Van Lanschot's 2009 half-year results

  • Gross result for the first half of 2009  38.9 million
  • Vigorous recovery of revenues in second quarter
  • Due to accelerated amortisation of IT costs ( 34.5 million before tax) and higher addition to loan loss provision ( 50.6 million before tax), net loss stands at  46.3 million
  • Assets under management for private clients up 4%
Floris Deckers, Chairman of the Board of Managing Directors: "Van Lanschot weathered the banking crisis well. The bank's liquidity has remained at a high level and, with a BIS Tier I ratio of 9.2%, the capital position continues to be strong. The crisis has now evolved into a severe economic recession, whose impact is reflected in higher loan loss provisions. Thanks to the high quality of our loans portfolio, Van Lanschot is only affected to a relatively limited extent. In the first half of 2009, the addition to the loan loss provision was 35 basis points of the risk-weighted assets. The fact that Van Lanschot did not and does not need any government support allows us to determine and implement our own strategy."
Private Banking
The credit crunch has in general cast serious doubt on the solidity of the banking industry. The government intervention at several banks only partially dispelled this doubt. Due to their risk-averse behaviour, private individuals tend not to be very willing to switch banks. Spreading liquidities across several banks continues to be common practice in the current environment. The number of target group clients rose by 0.5% in the first half of 2009. These new clients mainly concern very high net-worth individuals, directors-owners and business professionals. Total client assets (assets under management plus savings accounts and deposits) of private clients at 30 June 2009 remained flat compared with 31 December 2008 figure at  26.6 billion. Savings accounts and deposits were down by 5% to  11.0 billion in the first half of the year. Van Lanschot only partially went along with the war in the savings accounts and deposits arena in terms of its rates, considering its above-average liquidity position. Assets under management for private clients rose 4% to  15.6 billion.
Asset management
Total assets under management rose from  24.6 billion as at year-end 2008 to  25.2 billion as at 30 June 2009. In the first half of the year, Kempen Capital Management was awarded new mandates involving assets available for investment of  930 million. In the first half of 2009, Kempen Capital Management received  130 million in investible assets from FRR. In the course of the second half of the year, a total of around  800 million will be placed under Kempen's fiduciairy management by parties such as the Boskalis pension fund and ZLTO.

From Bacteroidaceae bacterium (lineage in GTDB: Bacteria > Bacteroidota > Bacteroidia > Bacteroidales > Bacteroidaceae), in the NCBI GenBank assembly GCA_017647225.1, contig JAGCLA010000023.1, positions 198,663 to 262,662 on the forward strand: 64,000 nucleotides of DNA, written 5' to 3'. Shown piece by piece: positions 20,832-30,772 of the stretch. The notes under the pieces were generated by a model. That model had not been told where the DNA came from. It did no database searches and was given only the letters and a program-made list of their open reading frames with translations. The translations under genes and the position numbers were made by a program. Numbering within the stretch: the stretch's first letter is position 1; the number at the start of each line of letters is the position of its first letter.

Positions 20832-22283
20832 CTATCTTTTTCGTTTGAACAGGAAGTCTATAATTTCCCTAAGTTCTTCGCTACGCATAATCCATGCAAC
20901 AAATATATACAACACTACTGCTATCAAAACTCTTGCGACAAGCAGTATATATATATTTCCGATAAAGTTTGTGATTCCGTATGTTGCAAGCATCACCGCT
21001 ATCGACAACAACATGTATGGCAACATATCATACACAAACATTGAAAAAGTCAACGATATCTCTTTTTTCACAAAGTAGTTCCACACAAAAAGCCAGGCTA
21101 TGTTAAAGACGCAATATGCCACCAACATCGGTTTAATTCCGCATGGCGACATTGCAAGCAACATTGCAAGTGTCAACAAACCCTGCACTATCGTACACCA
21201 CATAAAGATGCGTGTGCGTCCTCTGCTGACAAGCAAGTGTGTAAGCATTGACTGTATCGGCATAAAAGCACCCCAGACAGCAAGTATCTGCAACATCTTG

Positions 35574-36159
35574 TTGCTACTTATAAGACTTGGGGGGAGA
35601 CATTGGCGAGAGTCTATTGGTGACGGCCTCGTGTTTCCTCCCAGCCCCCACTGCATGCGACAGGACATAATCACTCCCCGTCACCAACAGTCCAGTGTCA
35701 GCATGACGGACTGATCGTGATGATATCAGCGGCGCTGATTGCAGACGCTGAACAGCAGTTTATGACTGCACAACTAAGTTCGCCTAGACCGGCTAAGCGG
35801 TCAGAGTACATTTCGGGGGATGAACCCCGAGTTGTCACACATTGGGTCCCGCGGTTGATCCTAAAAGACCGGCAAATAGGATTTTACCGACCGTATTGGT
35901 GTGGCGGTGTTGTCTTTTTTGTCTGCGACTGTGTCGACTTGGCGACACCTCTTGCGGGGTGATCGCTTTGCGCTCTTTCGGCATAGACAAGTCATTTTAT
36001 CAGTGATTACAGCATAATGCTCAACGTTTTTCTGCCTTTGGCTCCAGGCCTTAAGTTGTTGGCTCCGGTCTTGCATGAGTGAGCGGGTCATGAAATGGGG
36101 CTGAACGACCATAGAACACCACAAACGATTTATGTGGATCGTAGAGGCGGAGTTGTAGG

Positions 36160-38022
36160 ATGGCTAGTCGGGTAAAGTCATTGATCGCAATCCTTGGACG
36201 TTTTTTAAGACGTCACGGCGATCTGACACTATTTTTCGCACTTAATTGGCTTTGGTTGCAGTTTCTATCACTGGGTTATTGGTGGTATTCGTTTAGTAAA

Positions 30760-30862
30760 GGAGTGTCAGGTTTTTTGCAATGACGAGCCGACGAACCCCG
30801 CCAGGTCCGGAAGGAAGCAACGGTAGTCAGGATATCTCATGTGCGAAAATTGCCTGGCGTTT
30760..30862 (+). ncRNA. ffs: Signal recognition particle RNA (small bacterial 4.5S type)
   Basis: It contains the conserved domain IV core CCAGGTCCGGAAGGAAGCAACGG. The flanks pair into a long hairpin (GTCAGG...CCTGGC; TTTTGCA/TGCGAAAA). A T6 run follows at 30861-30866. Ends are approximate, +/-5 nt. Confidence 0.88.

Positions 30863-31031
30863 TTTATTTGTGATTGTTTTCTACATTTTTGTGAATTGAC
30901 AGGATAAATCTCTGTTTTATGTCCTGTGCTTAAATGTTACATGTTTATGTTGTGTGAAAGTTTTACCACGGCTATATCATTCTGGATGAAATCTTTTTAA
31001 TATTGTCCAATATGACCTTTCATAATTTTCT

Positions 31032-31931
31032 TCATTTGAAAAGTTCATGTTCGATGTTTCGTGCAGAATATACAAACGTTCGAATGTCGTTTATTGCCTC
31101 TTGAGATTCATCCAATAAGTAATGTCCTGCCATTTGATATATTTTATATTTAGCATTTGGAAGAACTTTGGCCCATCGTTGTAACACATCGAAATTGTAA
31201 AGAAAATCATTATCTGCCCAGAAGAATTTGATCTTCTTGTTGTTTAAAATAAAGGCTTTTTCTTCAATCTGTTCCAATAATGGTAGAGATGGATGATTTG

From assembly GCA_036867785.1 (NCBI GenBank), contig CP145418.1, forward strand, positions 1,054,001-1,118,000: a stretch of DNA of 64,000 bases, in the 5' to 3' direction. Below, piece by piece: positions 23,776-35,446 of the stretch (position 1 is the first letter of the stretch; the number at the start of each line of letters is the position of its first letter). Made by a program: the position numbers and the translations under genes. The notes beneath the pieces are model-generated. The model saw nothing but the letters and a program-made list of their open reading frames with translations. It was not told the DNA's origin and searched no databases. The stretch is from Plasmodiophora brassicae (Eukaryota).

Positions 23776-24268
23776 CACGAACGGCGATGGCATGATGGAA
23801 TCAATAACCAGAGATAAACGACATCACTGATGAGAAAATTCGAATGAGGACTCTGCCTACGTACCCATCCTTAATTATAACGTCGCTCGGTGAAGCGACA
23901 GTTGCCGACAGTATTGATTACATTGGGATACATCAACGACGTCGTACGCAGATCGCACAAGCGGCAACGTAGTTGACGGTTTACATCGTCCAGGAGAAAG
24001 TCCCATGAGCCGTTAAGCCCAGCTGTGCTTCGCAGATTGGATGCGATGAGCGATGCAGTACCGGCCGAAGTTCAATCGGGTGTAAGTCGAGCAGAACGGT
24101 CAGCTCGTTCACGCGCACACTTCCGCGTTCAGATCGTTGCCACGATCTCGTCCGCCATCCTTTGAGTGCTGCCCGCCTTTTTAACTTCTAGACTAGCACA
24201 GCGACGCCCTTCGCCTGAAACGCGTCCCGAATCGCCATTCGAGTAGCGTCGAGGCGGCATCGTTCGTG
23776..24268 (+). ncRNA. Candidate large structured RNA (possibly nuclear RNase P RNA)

Business Banking
In the first six months of 2009, loans and advances to corporate clients rose 7% to  7.1 billion. Van Lanschot continues to grant loans to its target group clients. Improved margins are being earned on new loans. The number of corporate target group clients was up 0.4%.

Corporate Finance and Securities
The low risk profile of Kempen and the limited trading for own account helped to support the bank's risk profile during the banking crisis. However, this means that the bank profits from the potential upswing in revenues in the current market conditions only to a limited extent. The Securities department still faces lower trading volumes of institutional investors and thus lower commission income compared with the first half of 2008. The number of securities transactions by institutional investors seems to have stabilised however since the second half of 2008.
Second quarter marked by vigorous recovery of gross result
The first half of 2009 was characterised by the distorted savings market, where government-supported banks offered deposit and savings rates which far exceeded the Euribor rates. As a result, the margins on new deposits deteriorated further in the first half of 2009. A private bank such as Van Lanschot is relatively hard hit because its clients hold a large part of their assets in the form of cash. The interest margin decreased from 1.35% in the first half of 2008 to 1.22% in the first half of 2009. Although margins are expected to improve in the second half of the year, the interest margin is expected to recover only gradually. Interest income was 13% down on the first half of 2008 to  127.3 million. Under normal savings market conditions, a considerably healthier interest income would have been generated.